Spanish Government to cease ‘golden visa’ scheme for property investment

The Spanish government has initiated the process to discontinue the controversial “golden visa” scheme, which has offered foreign investors a fast track to residency since 2013.

The move, announced at a recent Cabinet meeting, signals the end of visas being awarded in return for property investments of €500,000 (AUD$740,000) or more.

The scheme, introduced under the conservative leadership of Mariano Rajoy, aimed to attract crucial foreign investment following the eurozone crisis that severely impacted Spain’s real estate sector.

Since its inception, the scheme has issued about 6200 visas for property investment, according to the organisation Transparency International, although the BBC says other sources put the number higher.

The program has predominantly benefited Chinese nationals, who account for nearly half of the recipients, followed by Russians, Iranians, Americans, and British citizens.

Despite the option to gain residency through investing €2m (AUD$2.9 million) in state bonds or in Spanish startups, a mere 6 per cent of the visas were allocated for non-property investments, according to official statements.

Prime Minister Pedro Sánchez underscored the government’s rationale for scrapping the scheme, emphasising the need to ensure housing as a fundamental right, not a commodity for speculative business.

The majority of visas were linked to property purchases in regions already facing housing market pressures, such as Madrid, Barcelona, and the Balearic Islands, complicating the search for affordable housing for local residents.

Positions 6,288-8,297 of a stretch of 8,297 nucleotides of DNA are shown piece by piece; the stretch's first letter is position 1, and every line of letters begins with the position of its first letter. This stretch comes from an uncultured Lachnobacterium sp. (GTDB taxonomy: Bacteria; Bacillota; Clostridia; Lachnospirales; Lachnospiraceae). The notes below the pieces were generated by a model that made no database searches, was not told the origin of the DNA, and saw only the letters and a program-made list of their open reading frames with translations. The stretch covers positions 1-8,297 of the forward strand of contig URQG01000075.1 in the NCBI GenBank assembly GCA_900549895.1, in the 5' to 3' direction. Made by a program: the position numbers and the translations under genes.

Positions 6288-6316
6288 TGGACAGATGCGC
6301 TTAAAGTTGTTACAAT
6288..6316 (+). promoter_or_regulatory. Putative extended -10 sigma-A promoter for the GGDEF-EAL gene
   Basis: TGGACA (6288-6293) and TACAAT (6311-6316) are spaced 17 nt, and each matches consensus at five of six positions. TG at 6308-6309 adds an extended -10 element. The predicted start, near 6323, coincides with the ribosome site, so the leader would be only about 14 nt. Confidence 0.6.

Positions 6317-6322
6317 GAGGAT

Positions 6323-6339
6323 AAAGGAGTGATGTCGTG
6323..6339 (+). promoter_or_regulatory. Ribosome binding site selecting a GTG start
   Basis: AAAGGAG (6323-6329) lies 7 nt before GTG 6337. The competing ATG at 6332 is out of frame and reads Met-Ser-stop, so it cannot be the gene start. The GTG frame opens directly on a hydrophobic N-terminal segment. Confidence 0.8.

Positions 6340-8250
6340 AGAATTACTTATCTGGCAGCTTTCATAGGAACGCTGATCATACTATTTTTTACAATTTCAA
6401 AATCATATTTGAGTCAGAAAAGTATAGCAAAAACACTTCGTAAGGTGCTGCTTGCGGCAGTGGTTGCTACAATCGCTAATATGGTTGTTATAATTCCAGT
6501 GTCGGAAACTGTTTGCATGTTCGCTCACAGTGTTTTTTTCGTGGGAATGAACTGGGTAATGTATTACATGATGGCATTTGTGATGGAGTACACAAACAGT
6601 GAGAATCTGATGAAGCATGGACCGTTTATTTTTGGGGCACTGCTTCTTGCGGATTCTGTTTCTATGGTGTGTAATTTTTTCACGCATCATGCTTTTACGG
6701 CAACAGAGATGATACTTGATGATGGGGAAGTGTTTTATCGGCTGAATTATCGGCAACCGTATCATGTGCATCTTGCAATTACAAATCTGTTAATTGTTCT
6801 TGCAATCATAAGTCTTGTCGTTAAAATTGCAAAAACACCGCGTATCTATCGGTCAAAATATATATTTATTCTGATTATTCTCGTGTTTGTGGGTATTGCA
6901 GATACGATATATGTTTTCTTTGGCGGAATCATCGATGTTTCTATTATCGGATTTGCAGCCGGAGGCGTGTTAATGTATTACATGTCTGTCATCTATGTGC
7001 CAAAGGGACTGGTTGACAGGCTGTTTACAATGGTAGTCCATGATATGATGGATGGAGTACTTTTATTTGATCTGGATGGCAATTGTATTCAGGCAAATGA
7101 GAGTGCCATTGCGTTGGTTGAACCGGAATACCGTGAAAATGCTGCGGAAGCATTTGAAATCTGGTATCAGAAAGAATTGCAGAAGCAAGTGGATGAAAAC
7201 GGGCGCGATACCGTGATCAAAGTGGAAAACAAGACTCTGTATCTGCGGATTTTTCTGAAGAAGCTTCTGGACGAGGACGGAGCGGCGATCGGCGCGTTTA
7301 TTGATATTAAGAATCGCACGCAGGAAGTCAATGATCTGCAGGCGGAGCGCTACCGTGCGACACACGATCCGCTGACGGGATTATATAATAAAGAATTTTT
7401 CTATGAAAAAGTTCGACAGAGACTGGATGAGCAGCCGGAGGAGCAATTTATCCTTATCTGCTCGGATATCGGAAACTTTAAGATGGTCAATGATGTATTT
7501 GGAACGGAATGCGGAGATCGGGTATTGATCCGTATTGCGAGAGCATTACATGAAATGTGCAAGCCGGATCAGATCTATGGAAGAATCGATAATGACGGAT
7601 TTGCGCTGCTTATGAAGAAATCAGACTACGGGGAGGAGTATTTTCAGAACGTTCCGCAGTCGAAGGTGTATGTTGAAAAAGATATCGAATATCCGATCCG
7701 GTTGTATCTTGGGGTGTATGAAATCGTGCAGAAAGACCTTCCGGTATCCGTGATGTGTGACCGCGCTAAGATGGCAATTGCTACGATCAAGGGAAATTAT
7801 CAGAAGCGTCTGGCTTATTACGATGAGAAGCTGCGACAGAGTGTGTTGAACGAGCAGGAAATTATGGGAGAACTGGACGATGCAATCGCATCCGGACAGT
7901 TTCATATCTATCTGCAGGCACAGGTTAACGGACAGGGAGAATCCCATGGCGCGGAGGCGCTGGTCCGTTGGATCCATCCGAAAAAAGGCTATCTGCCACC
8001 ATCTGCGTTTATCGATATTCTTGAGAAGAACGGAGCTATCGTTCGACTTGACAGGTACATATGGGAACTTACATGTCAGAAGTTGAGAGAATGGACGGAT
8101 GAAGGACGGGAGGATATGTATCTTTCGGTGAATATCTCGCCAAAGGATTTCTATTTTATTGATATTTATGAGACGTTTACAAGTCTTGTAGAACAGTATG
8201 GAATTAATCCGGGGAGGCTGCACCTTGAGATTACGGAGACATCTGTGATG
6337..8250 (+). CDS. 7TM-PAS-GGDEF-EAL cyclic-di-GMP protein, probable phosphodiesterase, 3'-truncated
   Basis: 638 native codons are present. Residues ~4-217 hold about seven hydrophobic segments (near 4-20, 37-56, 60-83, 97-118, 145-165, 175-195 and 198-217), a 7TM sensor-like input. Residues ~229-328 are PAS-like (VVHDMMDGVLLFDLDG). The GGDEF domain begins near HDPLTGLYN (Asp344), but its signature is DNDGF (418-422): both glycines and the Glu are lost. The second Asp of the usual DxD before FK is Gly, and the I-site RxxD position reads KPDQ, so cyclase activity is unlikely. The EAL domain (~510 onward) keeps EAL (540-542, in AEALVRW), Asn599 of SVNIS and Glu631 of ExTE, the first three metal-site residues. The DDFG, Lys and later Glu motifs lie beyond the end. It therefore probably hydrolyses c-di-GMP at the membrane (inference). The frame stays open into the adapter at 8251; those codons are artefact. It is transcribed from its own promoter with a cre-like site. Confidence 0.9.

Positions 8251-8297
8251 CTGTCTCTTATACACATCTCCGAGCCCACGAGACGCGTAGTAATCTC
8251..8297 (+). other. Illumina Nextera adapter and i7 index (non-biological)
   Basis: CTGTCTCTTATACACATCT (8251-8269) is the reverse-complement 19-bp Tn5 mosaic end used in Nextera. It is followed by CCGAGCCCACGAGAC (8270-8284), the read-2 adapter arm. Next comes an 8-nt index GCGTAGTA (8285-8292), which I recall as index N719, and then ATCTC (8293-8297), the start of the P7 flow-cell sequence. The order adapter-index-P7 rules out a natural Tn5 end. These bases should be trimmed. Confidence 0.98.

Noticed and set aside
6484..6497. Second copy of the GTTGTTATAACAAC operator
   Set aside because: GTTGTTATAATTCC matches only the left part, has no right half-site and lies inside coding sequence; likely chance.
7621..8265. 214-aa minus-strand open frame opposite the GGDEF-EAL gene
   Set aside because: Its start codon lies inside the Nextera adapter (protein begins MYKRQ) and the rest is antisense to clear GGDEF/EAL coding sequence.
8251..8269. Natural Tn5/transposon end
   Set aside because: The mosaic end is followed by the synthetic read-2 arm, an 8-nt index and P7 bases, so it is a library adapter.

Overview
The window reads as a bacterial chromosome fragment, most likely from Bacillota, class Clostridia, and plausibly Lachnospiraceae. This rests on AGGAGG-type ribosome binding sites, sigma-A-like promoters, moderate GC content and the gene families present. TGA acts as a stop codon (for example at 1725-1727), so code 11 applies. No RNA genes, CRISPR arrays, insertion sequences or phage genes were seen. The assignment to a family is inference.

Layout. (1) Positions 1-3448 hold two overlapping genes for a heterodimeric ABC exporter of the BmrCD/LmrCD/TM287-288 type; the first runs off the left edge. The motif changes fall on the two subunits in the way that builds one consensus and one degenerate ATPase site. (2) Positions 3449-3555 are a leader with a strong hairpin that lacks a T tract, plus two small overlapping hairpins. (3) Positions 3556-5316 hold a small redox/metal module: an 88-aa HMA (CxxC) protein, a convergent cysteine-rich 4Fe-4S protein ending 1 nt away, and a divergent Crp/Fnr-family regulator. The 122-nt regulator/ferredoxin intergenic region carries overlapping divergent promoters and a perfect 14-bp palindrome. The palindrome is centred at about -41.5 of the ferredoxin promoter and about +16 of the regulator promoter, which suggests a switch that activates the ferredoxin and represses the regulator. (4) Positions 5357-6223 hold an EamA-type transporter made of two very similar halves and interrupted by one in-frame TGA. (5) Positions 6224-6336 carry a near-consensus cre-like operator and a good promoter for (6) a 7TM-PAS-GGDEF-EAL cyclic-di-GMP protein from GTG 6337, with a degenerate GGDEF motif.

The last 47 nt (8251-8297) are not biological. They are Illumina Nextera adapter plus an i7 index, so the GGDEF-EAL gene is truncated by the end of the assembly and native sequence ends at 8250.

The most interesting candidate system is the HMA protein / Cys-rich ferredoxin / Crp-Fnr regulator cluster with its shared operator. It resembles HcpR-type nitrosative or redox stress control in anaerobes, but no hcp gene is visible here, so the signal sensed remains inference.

This decision aligns with the housing law introduced last year, which seeks to cap rental increases in high-demand areas.

Despite these measures, critics argue that ending the “golden visa” will not address the core issues plaguing Spain’s housing market, pointing to a growing demand and a shortage of supply as the real challenges.

Francisco Iñareta from the Idealista property portal highlights these concerns, suggested the problem transcends the golden visa scheme.

“The problem with housing in Spain, both in terms of sales and rental, is not caused by the Golden Visa, but rather by the increasing lack of supply [of housing] and the accelerating growth in demand,” he told BBC.

The move also comes amidst broader international scrutiny over such schemes, with the European Commission urging EU countries to reconsider them, particularly in light of security risks highlighted by Russia’s actions in Ukraine.

This trend has seen the UK and Ireland terminating their respective schemes, while Portugal has revised its policy to exclude property purchases as a basis for residency.

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